Date of Award
Master of Science (MSc)
Physics and Astronomy
Optical spectroscopy is an experimental tool used to probe the intermediate-energy level excitations in solid materials with the ultimate goal of achieving a bosonic spectral function. Reflectance of a sample is measured and then manipulated to yield frequency-dependent conductivity, dielectric functions, scattering rates and self-energies. The technique is particularly useful in probing the underlying electronic mechanisms in high-temperature superconductors.
The technique is applied to an Iron pnictide superconductor, namely BaFe1.8Co0.2As2. The reflectance is measured and reported, along with all relevant quantities derived from this result. In particular the bosonic spectral function is uncovered and then interpreted.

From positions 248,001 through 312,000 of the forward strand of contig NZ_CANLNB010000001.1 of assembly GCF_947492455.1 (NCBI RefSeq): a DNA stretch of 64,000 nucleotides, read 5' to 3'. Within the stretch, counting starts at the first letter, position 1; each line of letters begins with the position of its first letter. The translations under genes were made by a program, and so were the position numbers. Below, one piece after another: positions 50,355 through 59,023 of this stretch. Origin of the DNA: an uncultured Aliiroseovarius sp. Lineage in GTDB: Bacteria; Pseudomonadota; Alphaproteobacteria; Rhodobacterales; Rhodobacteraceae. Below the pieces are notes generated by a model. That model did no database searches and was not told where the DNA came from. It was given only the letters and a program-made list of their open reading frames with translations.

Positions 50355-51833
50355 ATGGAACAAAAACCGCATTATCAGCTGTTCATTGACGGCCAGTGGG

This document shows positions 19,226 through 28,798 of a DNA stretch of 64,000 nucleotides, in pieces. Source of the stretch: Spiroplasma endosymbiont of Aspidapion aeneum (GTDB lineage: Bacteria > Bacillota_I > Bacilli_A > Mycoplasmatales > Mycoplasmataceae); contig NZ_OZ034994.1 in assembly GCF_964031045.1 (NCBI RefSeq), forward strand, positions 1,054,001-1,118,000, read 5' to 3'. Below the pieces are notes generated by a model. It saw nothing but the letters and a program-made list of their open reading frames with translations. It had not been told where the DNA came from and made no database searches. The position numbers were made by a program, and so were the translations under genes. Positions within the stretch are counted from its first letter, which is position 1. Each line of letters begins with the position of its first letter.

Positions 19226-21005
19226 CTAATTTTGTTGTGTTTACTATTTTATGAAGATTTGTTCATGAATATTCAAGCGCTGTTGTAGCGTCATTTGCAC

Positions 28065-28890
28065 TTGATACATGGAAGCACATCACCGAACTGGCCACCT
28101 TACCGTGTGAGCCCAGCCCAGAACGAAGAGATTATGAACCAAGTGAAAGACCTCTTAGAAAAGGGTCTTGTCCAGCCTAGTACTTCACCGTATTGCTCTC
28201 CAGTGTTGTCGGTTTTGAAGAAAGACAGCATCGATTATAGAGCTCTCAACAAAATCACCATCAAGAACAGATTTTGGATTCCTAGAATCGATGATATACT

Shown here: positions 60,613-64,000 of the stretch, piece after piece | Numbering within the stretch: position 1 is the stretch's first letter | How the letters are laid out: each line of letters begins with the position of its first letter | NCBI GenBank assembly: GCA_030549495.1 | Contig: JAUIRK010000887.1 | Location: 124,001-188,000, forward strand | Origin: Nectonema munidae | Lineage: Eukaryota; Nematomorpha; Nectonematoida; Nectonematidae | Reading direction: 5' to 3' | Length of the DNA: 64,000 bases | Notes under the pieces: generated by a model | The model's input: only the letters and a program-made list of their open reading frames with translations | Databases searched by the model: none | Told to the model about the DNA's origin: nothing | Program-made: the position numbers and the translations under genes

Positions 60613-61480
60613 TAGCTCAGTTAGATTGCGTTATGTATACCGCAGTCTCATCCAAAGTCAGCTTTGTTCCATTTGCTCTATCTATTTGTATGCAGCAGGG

In addition, a "proof of concept" is included to illustrate the advantages and disadvantages of the Maximum Entropy Inversion method which is used to uncover the boson spectral function. The results reported here make reference to an already published article on the Bi-2212 superconductor and the conclusion will be verified.
Egan, Greg, "Optical Spectroscopy on High-Temperature Superconductors" (2010). Open Access Dissertations and Theses. Paper 4997.
McMaster University Library